oysters etiquette: rules for serving and eating oysters appropriately

Oysters Etiquette: 4 Basics For Serving And Eating Them​

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About this micro-class

Oysters etiquette is the set of rules for appropriately serving and eating oysters on any social occasion.

This micro-class is recommended for waiters and restaurant staff, restaurant guests, and house-party hosts and guests.

1. How to choose the best oysters

What you should know about oysters

Oysters are bivalve mollusks found in saltwater or brackish environments. They are prized for their delicate, briny flavor and are often served raw or cooked.

Season and availability 

Oysters are typically available year-round, but their flavor and quality can vary depending on the season and location.

Certain types, like Pacific oysters, are available throughout the year, while others, such as Eastern oysters, may have peak seasons in colder months.

In general, the best months for oysters are usually between late September and April. 

Types of oysters and how to choose the best

Types of oysters:
Popular types include Pacific oysters (e.g., Kumamoto, Miyagi), Eastern oysters (e.g., Blue Point, Wellfleet), and European flats (e.g., Belon). Each type has distinct flavor profiles and textures.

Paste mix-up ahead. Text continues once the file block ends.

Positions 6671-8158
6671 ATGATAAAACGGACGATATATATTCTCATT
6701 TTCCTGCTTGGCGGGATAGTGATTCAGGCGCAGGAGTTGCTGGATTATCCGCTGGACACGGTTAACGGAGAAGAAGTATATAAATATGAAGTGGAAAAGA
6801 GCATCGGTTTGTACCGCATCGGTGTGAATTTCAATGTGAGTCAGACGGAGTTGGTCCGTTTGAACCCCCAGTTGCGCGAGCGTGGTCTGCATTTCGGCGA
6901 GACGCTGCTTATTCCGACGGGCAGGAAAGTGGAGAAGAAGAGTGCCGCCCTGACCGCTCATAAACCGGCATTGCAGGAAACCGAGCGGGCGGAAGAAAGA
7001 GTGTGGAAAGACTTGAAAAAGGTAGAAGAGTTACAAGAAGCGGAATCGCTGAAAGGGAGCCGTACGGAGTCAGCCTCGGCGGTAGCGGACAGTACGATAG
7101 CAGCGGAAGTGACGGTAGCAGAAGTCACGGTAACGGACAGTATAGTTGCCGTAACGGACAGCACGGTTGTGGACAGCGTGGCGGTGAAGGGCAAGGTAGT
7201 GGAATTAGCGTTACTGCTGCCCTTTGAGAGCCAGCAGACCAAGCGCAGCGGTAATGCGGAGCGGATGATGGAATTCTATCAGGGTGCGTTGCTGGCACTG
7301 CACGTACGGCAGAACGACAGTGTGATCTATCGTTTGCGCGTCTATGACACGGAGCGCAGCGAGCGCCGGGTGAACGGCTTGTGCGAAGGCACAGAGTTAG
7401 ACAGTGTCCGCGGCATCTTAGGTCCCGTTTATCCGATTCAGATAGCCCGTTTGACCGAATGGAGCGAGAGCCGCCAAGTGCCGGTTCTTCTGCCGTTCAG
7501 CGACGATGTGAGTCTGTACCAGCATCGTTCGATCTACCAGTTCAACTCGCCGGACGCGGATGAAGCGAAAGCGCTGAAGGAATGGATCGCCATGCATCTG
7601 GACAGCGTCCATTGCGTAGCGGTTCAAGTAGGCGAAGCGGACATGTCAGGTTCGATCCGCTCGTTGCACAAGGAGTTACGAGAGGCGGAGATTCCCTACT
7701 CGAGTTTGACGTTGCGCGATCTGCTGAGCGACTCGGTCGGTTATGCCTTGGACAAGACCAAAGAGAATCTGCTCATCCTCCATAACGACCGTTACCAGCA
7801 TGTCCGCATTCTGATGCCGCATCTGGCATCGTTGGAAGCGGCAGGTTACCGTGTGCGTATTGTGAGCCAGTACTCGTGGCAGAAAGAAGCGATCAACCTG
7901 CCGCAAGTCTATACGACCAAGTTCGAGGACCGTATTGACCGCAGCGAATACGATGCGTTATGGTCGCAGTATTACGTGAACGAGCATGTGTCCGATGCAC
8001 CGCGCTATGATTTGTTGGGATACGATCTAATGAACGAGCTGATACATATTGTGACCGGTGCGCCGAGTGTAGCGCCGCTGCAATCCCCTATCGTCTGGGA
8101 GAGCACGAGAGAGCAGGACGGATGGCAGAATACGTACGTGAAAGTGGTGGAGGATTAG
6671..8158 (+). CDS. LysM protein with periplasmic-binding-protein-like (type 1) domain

Choosing and finding quality oysters:
Look for oysters that are tightly closed or close when tapped – a sign of freshness. Avoid ones with a strong, unpleasant odor. Quality oysters are typically found in reputable seafood markets or restaurants with high turnover.

Alternatives to oysters

Clams, mussels, and scallops are common alternatives to oysters, offering similar flavors and textures.

Oysters are not typically substituted for other foods due to their unique taste.

2. How to serve oysters

How to store oysters

Store live oysters in the refrigerator at temperatures between 32°F to 40°F (0°C to 4°C).

Oysters need to breathe. Don’t soak them in freshwater, place in a sealed container, cover in plastic, or store in ice. Keep them in a mesh bag or on a tray with a damp cloth covering. Consume them immediately or within a few days for the best quality.

Cooked oysters should be stored in airtight containers in the refrigerator and consumed within 1-2 days.

Spoiled oysters will have a strong, fishy odor and may appear dry or shriveled. Discard any oysters that do not appear fresh.

The shell should be closed. When you find an open shell, tap on it. If it closes, the oyster is fresh. If it stays open, the oyster is dead and you must discard it.

How to prepare oysters

Oysters can be served raw on the half shell or cooked in various ways, such as frying, grilling, or baking.

Use a shucking knife and a pair of protective gloves to open raw oysters safely.

Place the oyster on a cloth, the large shell-side down. Hold the oyster down with one hand. Press the oyster knife into the hinge and twist the knife; the upper shell should pop open. Cut the upper and bottom abductor muscles between the shell and the meat. Finally, remove the top shell and any shell fragments and leave the liquid in the shell. 

Don’t wash or soak oysters in freshwater, as it kills them.

How to serve and present oysters

Serving and presentation: